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Buittle, Kirkcudbrightshire

Historical Description

BUITTLE, a parish, in the stewartry of KIRKUDBRIGHT, 4 miles (S. E. by S.) from Castle-Douglas; containing, with the village and port of Palnackie, 1059 inhabitants. This place, whose name is of very uncertain derivation, is of great antiquity; and there are still some remains of its castle, supposed to have been the principal seat of the ancient lords of Galloway. The parish is bounded on the east by the river Urr, and on the south by the bay of Orchardton in Solway Firth. It is about eight miles in length, and nearly three in average breadth, The surface is diversified by hill and dale; in the middle and lower districts it is broken with numerous rocky knolls, covered with furze and broom, but in the upland districts the ground is more uniformly level, and better adapted for the plough. The soil is various, and, on the arable lands, generally fertile; the chief crops are oats, barley, wheat, potatoes, and turnips. The system of agriculture is improved; the lands have been extensively drained, and large tracts of moss have been brought into profitable cultivation. Great attention is paid to the rearing of cattle; they are usually sold to the dealers at two or three years old, and driven to England, where they are fed for the English markets. Considerable numbers of sheep are also reared; they are fed upon turnips, and mostly sent to Liverpool. The annual value of real property in the parish is £7757. The plantations, which have been greatly extended within the last few years, now comprise about 960 acres. They consist chiefly of oak, ash, larch, and Scotch fir; and on some of the lands planted at an earlier date, are remarkably fine specimens of luxuriant growth; though many of the larches, after flourishing vigorously for a few years, degenerate. The substratum is chiefly granite, of very excellent quality, of which an extensive quarry was opened some time since at Craignair Hill, and afforded employment to about 200 men; blocks weighing from seven to eight tons were for some years shipped for Liverpool, but the quarry at present is only wrought to a very limited extent, for home use.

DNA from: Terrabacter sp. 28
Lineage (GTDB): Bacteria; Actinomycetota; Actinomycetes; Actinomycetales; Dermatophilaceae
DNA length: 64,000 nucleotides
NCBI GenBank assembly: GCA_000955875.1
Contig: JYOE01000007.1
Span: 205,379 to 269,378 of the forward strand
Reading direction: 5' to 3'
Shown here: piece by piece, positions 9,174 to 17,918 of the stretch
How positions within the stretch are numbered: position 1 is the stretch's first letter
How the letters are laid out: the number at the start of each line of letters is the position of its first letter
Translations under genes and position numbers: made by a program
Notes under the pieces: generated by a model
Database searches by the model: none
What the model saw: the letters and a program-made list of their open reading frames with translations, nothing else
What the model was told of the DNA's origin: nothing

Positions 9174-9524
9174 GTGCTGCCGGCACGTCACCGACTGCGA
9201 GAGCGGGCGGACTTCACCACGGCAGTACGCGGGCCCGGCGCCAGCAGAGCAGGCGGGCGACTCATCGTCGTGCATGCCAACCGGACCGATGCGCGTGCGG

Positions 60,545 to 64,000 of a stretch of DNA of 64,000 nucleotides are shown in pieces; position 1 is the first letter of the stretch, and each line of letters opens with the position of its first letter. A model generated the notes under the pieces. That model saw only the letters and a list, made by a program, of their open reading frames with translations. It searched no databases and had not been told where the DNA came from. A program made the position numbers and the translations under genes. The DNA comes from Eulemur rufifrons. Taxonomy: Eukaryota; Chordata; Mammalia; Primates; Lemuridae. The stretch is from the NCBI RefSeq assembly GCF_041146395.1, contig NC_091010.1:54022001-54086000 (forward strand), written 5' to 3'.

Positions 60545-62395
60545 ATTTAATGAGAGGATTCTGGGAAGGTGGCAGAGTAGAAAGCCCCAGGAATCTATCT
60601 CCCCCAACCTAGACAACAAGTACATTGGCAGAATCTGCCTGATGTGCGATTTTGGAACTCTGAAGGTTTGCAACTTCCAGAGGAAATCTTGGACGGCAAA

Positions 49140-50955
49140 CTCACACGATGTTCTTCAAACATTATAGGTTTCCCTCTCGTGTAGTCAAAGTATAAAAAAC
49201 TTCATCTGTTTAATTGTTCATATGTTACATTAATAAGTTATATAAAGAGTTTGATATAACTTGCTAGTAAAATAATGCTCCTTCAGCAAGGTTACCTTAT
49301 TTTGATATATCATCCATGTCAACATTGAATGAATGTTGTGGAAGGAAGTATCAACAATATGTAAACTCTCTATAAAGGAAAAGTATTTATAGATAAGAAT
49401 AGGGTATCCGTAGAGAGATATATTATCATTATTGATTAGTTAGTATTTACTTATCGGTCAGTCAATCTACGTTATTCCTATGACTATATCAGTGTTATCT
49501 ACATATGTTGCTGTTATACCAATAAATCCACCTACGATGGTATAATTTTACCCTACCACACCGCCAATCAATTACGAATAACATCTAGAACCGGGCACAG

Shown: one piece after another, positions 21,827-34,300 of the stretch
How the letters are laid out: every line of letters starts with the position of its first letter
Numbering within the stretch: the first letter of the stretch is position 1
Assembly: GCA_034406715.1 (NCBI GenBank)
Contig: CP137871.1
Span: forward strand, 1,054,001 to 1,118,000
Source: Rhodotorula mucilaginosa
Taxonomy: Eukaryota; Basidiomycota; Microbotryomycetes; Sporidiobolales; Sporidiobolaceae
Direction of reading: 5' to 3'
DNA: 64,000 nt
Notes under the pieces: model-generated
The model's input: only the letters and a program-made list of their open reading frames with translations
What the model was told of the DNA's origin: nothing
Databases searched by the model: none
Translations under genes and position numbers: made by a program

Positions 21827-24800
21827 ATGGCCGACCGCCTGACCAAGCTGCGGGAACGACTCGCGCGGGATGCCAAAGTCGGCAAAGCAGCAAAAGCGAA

For ecclesiastical purposes the parish is within the hounds of the presbytery of Kirkcudbright and synod of Galloway: the minister's stipend is about £230, with a manse, and a glebe valued at £20 per annum; patron, the Crown. The church, situated in the centre of the parish, and erected in 1819 at an expense of £1000, is a handsome structure in the early English style, containing 400 sittings, and, from the height of the walls, well adapted for the erection of galleries, if additional seat room should be required. In the churchyard are the walls of the ancient church, covered with ivy, and forming a beautiful ruin. There are two parochial schools, the masters of which respectively have salaries of £28 and £23, with dwelling-houses, and the fees. On a farm called Castlegower, on the north-west border of the parish, are the remains of a vitrified fort. There are two wells, formerly held in high repute, and one of which was celebrated for the cure of diseases peculiar to cattle; but they are now totally disregarded.

Transcribed from A Topographical Dictionary of Scotland, 1851 by Samuel Lewis